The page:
Panthers' Vincent earns starting spot

Darin GanttAugust 19, 2008 

CHARLOTTE -- If there's a single player who best sums up the Carolina Panthers' offseason bulk-buying, it's Keydrick Vincent.

Vincent's different from most of the rest of them, since he's actually been impressive on the field.

One of the more obscure of their bargain-bin pickups, Vincent's salted away the right guard job after a brief competition, and looks like the steal of their free-agent class, along with prodigal wideout Muhsin Muhammad. While some of the others are ably filling the backup roles they were signed to fill, Vincent has excelled, holding off reclamation project Toniu Fonoti and adding some gravity to a line in flux.

Though Vincent's far from a household name, it shouldn't come as much of a surprise since he's exactly what they were looking for on their offensive line.

"He's a guy that's been with a few teams, has got great experience, has got a great mindset and work ethic that I think brings a lot to that room and that position," coach John Fox said. "He's a guy that we're very pleased with at this point."

That's because he fits every requirement they had. The 6-5, 325-pound Vincent laughed and called signing here a "no-brainer" on several levels, including the obvious.

"They wanted to get bigger and more physical," he said. "And I'm a big and physical guy, so I just fit right into what we're trying to do this year."

Beyond that, he was cheap, coming on a two-year, $2 million deal. Perhaps since he played just seven games in Arizona last year, he was off the radar and overlooked. A closer look at his track record shows why he was attractive to the Panthers.

He started 48 games for Baltimore and Pittsburgh since coming to the league as an undrafted free agent in 2001. Those are the kind of power-running offenses the Panthers wanted to emulate after their makeover. He's been bothered by some injuries in the past, but his brief respite in the desert has him feeling like a new man. He was a bit of a surprise cut by the Ravens last year (after he was replaced by first-rounder Ben Grubbs), and his reunion with former coaches Ken Whisenhunt and Russ Grimm at the Cardinals was a soft landing, with just one start.

"I feel like it was a redshirt year last year," Vincent said. "It's real funny because I was coming off a sports hernia injury and I was able to heal up, so Carolina got a brand new player."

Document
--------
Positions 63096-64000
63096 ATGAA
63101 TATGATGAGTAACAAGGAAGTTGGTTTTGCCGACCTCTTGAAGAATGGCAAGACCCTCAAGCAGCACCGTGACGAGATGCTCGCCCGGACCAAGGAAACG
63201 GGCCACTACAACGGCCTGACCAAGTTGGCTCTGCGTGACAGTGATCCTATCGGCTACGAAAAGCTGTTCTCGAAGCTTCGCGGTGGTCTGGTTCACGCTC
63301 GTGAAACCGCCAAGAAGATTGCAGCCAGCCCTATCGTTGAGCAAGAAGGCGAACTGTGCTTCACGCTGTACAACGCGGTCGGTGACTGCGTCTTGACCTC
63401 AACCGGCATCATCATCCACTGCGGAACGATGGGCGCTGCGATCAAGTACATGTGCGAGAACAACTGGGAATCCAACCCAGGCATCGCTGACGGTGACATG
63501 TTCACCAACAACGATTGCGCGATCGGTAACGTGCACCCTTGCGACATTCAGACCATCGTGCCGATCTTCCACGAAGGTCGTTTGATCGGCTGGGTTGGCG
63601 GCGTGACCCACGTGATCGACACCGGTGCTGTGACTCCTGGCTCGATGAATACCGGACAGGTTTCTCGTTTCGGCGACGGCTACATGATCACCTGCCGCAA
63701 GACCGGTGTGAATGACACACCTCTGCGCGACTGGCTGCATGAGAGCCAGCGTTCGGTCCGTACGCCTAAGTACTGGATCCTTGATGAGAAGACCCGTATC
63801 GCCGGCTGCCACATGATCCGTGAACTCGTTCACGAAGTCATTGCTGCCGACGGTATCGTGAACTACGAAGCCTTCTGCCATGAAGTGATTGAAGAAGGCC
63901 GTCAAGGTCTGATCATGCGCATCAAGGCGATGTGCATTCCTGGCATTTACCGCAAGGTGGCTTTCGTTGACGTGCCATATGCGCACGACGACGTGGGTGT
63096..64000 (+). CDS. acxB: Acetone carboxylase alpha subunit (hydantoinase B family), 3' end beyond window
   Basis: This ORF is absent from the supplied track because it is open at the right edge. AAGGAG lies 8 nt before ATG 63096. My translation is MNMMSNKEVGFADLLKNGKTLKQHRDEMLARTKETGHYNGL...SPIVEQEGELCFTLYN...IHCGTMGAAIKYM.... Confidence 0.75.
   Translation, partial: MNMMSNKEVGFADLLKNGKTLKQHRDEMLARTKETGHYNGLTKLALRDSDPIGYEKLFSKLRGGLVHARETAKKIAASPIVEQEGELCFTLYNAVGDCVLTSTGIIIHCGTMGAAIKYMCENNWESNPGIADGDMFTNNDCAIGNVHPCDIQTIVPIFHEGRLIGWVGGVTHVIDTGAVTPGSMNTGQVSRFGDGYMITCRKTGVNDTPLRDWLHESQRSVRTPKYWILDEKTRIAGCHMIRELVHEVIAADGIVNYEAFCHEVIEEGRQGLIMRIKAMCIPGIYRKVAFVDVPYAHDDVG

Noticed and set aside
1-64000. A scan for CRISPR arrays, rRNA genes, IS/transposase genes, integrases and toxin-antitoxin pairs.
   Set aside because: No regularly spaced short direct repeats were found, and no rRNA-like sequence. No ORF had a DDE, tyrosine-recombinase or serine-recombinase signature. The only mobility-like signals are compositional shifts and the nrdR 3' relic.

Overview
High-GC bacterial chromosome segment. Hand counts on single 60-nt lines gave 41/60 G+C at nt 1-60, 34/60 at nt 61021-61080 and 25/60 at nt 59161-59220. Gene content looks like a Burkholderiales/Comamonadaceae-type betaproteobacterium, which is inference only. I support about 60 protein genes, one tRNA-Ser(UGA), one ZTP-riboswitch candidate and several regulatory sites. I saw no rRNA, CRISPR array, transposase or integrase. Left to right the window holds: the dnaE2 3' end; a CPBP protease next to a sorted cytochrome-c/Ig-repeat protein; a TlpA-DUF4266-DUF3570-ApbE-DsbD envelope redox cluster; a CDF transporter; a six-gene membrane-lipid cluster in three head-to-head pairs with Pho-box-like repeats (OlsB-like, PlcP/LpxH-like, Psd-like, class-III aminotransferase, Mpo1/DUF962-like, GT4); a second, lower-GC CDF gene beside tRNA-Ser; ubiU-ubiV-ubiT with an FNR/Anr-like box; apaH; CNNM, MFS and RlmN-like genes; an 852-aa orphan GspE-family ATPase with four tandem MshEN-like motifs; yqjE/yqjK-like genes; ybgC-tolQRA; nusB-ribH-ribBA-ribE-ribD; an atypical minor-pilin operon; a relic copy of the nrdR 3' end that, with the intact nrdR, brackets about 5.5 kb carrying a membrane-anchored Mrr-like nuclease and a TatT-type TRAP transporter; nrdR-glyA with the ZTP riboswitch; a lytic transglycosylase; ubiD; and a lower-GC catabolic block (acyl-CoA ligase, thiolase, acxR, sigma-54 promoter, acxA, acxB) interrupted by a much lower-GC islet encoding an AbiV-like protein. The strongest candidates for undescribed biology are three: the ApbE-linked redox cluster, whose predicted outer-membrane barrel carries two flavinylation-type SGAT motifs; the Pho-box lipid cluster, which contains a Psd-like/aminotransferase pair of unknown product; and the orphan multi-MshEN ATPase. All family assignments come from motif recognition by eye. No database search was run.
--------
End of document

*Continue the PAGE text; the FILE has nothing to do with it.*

They also found him to be a good fit with the other new parts.

They're breaking in second-year center Ryan Kalil, with rookie right tackle Jeff Otah on the other side. Having a guy like Vincent, who's been through what they're learning on the fly, can only help the process. Left tackle Jordan Gross likened it to his rookie year, when they parked him next to solid veteran Kevin Donnalley.

"I think he's just definitely been the most consistent guy," Gross said. "He's a veteran guy, he's got the experience, he's taken the mentor role with Otah to help him through everything. Just a good fit as far as the type of players we want on the O-line."

Vincent said his mentoring of the first-rounder has been easy, since Otah's such a willing pupil.

"He's a really smart player," Vincent said. "I've played around a lot of young guys and to this point I think Jeff is really physical, especially coming out of college into the pro game. And he's pretty smart, so it's all just about being consistent, and I think he'll get to that point.

"With Jeff, it's really not me, it's just he listens. You have a lot of guys like first-rounders and stuff and they don't listen. But when I say things, he listens to me and he respects me. So you can't say anything else about that."

• EXTRA POINTS: After working out in full pads the last three days, Fox gave his team a break today, canceling the regularly scheduled practice. They'll get two more heavy practices in Wednesday and Thursday before the Friday walk-through. This gives them a break from a post-camp grind. Fox said there was an element of throwing them a bone since the work here has been good.

"It's something I was thinking about doing anyways," Fox said Monday. "We came back from camp and then (had) the game. We practiced in pads, hard, Saturday, Sunday and today. Then it will give our coaches a chance to look at Washington a little bit more exclusively than we have in the past. Then we'll have two regular-season-type workouts on Wednesday, Thursday and Friday and get ready for the game." ...

There were no changes to the injury report, though tight end Gary Barnidge (gluteal strain) was running on the side more, perhaps closer to a return.

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